Tobacco smoking in pregnancy is harmful to both the mother and fetus and remains the most important preventable cause of a wide range of adverse pregnancy outcomes. Smoking is associated with many obstetric (spontaneous miscarriage, preterm birth, developmental problems with the placenta, ectopic pregnancy and pre-eclampsia) and fetal (growth restrictions, low birth weight, birth anomalies and perinatal death) complications. Smoking also causes impairments of child growth and development and increases the risk of many chronic diseases later in life. Exposure to second-hand smoke and the use of e-cigarettes also pose serious health risks to pregnant women and children. Tobacco smoke is an identified risk factor for asthma exacerbations (Murphy et al. 2010) and women who smoke during pregnancy are also harming the development of their baby’s lungs (Gould et al. 2014, RANZCOG 2020, Aust. Dept. Health 2020).

However, most smokers who become pregnant continue to smoke and most of those who quit relapse after delivery. About 1 in 10 pregnant women smoke in Australia, and the prevalence is much higher among Aboriginal and Torres Strait Islander women (44%) and young adolescent women (37%). The actual prevalence of smoking is likely to be higher as non-disclosure of smoking in pregnancy is common, mainly due to social stigma (Gould et al. 2014, RANZCOG 2020).

Pregnancy is a time when women who smoke are the most motivated and receptive to quitting. Health professionals have a significant role in screening the smoking status of all women during pregnancy, advising them of the risks associated with exposure to tobacco smoke and offering counselling and behavioural support to all women who smoke. Pregnancy provides a potential “teachable moment” to healthcare providers to support smoking cessation on multiple occasions.

Interventions to assist women to stop smoking

Quitting smoking early in pregnancy produces the greatest benefits, however, quitting at any time during pregnancy reduces the risk. Smoking cessation interventions during pregnancy are effective and assist six in every 100 smokers to quit (Lumley et al. 2009).


Pregnant women who smoke or have recently quit should be identified at their first contact with the healthcare service. Using a multiple-choice question may increase the disclosure of smoking status up to 40% than a simple yes/no question. An example of a multiple choice question that could be used is provided below (Mullen et al. 1991):

Which of the following statements best describes your cigarette smoking? Would you say:

1.     I smoke regularly now-about the same amount as before finding out I was pregnant.

2.     I smoke regularly now, but I’ve cut down since I found out I was pregnant.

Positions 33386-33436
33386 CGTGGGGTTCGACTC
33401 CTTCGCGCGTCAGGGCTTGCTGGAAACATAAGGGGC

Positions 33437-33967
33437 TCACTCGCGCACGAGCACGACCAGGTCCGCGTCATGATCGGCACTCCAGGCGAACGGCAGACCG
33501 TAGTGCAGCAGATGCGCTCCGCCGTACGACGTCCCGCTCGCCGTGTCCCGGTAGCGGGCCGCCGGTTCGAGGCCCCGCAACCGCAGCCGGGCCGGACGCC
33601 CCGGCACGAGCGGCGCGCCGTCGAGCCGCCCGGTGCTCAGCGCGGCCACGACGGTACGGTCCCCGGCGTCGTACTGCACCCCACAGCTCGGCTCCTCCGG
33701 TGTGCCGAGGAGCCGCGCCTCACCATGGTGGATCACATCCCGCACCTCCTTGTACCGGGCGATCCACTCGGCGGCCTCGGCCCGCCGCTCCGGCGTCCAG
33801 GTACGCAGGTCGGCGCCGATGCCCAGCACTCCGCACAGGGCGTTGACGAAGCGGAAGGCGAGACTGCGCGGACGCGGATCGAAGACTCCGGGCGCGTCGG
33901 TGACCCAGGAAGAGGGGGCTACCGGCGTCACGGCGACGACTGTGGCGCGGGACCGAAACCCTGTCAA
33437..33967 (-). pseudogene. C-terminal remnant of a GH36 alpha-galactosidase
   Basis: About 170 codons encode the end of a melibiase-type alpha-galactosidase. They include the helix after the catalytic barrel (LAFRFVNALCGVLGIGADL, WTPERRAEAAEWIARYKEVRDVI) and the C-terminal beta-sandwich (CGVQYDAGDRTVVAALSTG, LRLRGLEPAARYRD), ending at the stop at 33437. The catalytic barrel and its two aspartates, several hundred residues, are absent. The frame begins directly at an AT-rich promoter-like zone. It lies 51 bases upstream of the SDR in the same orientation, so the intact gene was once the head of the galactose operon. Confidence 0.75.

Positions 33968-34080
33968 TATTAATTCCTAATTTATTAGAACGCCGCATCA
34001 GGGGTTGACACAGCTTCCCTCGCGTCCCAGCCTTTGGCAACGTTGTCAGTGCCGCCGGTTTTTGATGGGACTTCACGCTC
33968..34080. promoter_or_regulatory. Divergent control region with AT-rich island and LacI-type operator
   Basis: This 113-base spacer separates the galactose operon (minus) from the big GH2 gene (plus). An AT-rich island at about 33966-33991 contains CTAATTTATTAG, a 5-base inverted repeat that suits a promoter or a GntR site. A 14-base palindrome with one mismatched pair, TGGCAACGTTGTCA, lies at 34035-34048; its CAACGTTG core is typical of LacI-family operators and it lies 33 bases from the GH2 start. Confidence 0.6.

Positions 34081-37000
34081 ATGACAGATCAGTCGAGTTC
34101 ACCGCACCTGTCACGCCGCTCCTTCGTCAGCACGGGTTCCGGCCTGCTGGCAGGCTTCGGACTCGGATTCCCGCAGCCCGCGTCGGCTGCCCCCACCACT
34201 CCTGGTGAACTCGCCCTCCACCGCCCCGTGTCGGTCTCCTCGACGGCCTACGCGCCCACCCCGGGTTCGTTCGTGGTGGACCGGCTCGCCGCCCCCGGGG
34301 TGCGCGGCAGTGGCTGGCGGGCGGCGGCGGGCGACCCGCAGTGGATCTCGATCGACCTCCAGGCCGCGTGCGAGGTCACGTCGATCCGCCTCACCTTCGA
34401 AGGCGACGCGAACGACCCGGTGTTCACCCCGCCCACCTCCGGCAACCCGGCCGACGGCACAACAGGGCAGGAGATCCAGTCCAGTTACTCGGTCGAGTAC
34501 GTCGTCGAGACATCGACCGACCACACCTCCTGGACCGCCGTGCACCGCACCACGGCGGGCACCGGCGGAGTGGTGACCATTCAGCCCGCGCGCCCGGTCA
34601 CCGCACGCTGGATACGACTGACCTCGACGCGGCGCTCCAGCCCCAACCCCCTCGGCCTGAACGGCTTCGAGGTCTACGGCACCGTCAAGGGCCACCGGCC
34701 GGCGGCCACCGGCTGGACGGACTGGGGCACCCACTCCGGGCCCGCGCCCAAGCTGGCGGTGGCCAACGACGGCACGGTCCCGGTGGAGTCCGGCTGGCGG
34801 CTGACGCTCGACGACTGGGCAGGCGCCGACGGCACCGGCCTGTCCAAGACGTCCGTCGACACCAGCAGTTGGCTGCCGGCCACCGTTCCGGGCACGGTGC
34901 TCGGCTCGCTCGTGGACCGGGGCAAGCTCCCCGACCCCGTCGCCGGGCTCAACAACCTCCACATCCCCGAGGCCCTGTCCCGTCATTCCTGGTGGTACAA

3.     I smoke every once in a while.

4.     I have quit smoking since finding out I was pregnant.

5.     I wasn’t smoking around the time I found out I was pregnant, and I don’t currently smoke cigarettes. 


The first-line smoking cessation treatment in pregnancy is behavioural counselling. All women who currently smoke or have recently quit should be advised of the risks of smoking and the value of quitting. Health care providers should advise patients to stop smoking and help with any cessation attempts. Assistance can be provided with written information, referral to Quitline and/or referral to other cessation programs (Aust. Dept. Health 2020, RANZCOG 2020).

Nicotine replacement therapy (NRT) can be offered if the smoker is unable to quit without it. Although nicotine is presumed to have some risk in pregnancy, the use of NRT is likely to be less harmful than continuing to smoke because NRT delivers nicotine at lower levels than smoking, without the additional toxins contained in cigarette smoke. Nevertheless, NRT remains a category D medication for use in pregnancy. Adequate doses of nicotine and good adherence may be required for the best results considering the nicotine clearance is high in pregnant women compared to non-pregnant women (RANZCOG 2020, Aust.Dept. Health 2020).

Electronic Nicotine Delivery Systems (ENDS) and e-cigarettes

There is no evidence regarding the safety and the risks of ENDS or use of e-cigarettes (‘vaping’) on maternal and fetal health (Larcombe 2019, CDC 2019 ). Moreover, the adverse health effects of nicotine on maternal and fetal outcomes are documented. Hence, it is advised to avoid ENDS and e-cigarettes during pregnancy. 


The Quitline is a free and confidential telephone service providing personalised assistance to smokers to quit. Quitline advisors are qualified professionals with specialist training in helping people stop smoking. They can assist with preparing to quit, avoiding slip-ups and staying smoke-free. To contact NSW Quitline, dial 13 78 48 (13 QUIT). Health professionals are encouraged to refer patients to Quitline ( for additional and ongoing support.